His grandmother took another sip of tea, then laid the china cup into the saucer. "You're just jaded. If you would settle down you might find love is a lot better than you think."
"I'm happy the way I am."
"Perhaps." She toyed with the teaspoon on the tray beside her, then lifted her gaze to her grandson's. Even at seventy-eight, Mary's mind was sharp and agile. She still ran McKenna Media, the advertising company started by her husband. She'd been grumbling about stepping down for years, but had yet to take even a day off. Riley suspected Mary kept working both to stay close to the husband she missed and to keep her days full. "You haven't really done anything with your life yet, Riley."
"I work, Gran."
She scoffed. "You show up at the office, goof off and collect a paycheck."
"Hey, we all have to be good at something. That's my area of expertise."
His grandmother didn't laugh at the joke, or even so much as crack a smile. The mood in the serious room tensed. "I have indulged you far too much because you are the youngest. I always treated you differently, because—" she sighed, and her pale blue eyes softened "—I felt bad for you. Losing your parents at such a young age, then being uprooted from the only home you ever knew to live with your grandfather and I—"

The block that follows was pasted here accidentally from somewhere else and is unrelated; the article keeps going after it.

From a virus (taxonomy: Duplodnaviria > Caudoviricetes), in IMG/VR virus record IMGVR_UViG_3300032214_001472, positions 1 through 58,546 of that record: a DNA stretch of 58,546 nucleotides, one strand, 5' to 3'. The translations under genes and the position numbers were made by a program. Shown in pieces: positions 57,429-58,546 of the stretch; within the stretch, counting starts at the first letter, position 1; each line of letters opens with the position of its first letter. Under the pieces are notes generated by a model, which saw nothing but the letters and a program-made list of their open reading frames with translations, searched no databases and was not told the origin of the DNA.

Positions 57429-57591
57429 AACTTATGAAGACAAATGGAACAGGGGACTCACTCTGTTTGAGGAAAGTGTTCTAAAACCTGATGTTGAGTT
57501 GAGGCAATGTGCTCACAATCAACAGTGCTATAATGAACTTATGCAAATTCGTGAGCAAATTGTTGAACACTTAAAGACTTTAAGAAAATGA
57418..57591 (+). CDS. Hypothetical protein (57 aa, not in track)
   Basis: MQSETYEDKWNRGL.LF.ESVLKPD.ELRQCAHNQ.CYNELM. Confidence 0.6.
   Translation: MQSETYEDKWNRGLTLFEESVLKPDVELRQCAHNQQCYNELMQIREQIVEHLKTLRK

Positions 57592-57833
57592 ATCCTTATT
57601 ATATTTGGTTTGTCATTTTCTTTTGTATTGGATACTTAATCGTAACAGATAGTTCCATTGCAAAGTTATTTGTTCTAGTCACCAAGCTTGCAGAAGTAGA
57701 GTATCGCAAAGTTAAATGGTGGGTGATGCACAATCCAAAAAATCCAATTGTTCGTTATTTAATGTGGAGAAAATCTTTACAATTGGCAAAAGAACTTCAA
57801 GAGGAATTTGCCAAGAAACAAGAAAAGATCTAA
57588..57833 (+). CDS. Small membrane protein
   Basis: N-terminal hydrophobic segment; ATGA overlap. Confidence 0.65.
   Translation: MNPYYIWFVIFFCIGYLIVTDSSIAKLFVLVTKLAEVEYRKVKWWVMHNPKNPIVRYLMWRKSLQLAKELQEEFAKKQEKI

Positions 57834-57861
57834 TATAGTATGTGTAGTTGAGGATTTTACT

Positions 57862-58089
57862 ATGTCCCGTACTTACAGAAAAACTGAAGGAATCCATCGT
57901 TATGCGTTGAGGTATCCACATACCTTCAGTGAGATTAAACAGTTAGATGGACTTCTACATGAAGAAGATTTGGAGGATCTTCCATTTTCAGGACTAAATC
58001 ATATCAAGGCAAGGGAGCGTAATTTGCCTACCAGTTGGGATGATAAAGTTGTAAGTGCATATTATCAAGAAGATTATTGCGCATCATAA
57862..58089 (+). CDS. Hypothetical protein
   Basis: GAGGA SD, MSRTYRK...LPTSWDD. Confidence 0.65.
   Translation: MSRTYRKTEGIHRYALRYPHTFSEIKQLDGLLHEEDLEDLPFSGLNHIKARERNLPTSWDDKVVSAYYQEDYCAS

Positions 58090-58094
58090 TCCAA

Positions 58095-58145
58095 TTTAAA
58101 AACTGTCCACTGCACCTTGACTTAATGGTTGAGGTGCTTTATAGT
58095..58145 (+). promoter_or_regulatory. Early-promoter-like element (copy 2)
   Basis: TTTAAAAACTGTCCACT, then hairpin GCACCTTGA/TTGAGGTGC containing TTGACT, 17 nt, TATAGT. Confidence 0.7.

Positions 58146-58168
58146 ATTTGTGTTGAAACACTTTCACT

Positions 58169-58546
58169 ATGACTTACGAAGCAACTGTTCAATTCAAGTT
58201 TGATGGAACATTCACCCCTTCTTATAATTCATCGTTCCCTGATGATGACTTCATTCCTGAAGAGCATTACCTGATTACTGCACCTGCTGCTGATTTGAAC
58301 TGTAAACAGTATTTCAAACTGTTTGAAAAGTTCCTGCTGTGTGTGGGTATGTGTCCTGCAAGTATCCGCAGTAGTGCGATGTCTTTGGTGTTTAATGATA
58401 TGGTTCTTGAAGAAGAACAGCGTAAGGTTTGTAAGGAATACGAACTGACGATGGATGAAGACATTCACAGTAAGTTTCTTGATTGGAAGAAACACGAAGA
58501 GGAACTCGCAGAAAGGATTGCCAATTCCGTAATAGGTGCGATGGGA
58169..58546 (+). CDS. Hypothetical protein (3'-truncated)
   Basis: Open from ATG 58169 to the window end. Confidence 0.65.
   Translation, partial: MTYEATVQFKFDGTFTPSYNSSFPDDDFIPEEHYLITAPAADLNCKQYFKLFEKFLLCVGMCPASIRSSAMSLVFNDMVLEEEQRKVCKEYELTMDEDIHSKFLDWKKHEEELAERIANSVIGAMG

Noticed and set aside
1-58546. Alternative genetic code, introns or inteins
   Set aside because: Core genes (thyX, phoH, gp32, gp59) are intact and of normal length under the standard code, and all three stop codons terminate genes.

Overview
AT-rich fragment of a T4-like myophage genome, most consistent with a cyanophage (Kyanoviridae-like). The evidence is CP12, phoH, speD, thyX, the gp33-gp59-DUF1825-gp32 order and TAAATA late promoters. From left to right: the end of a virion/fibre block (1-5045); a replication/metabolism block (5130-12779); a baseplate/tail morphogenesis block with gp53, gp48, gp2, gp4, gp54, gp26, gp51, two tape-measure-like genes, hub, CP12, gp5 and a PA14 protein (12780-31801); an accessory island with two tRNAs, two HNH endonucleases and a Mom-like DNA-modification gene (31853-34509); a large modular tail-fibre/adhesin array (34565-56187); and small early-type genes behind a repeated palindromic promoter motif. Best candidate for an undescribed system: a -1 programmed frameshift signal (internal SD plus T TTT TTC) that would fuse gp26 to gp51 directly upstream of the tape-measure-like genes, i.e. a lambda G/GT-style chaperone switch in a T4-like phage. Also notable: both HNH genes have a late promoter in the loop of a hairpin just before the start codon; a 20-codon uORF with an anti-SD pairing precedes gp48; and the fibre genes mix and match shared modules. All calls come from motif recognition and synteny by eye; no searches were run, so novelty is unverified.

Riley waved that off. "I was fine."
Mary's gaze locked on his. "Were you?"
He looked away, studying the gilt-framed landscape hanging on the far wall. Painted sunlight dappled oil-created trees and brush-formed flowers, and caressed the roofline of a cottage nestled in a fictional forest. A perfect little world, captured in Technicolor paint. "I was fine," Riley repeated.
"I think if you tell yourself that often enough, you'll eventually believe it," Mary said softly.
Riley let out a long breath. He wasn't much for serious talks, or serious conversational topics, or, come to mention it, the serious room. Altogether far too stuffy and formal. And well, hell, serious. "I'm supposed to be meeting someone for lunch, Gran." He rose halfway out of the chair. "I really need to get going."
"Cancel your plans."
He cocked a brow. "Oh, now I get it. Are you planning a birthday party for me, Gran? You know you've never been able to surprise me."
"No party this year, Riley. In fact, I think it's high time your party days were behind you." She steepled her fingers and brought them to her lips. "Sit back down please."
Uh-oh. Riley recognized that stance. It meant Gran had an idea—one he knew he wasn't going to like. He lowered his lanky frame back into the uncomfortable Windsor chair.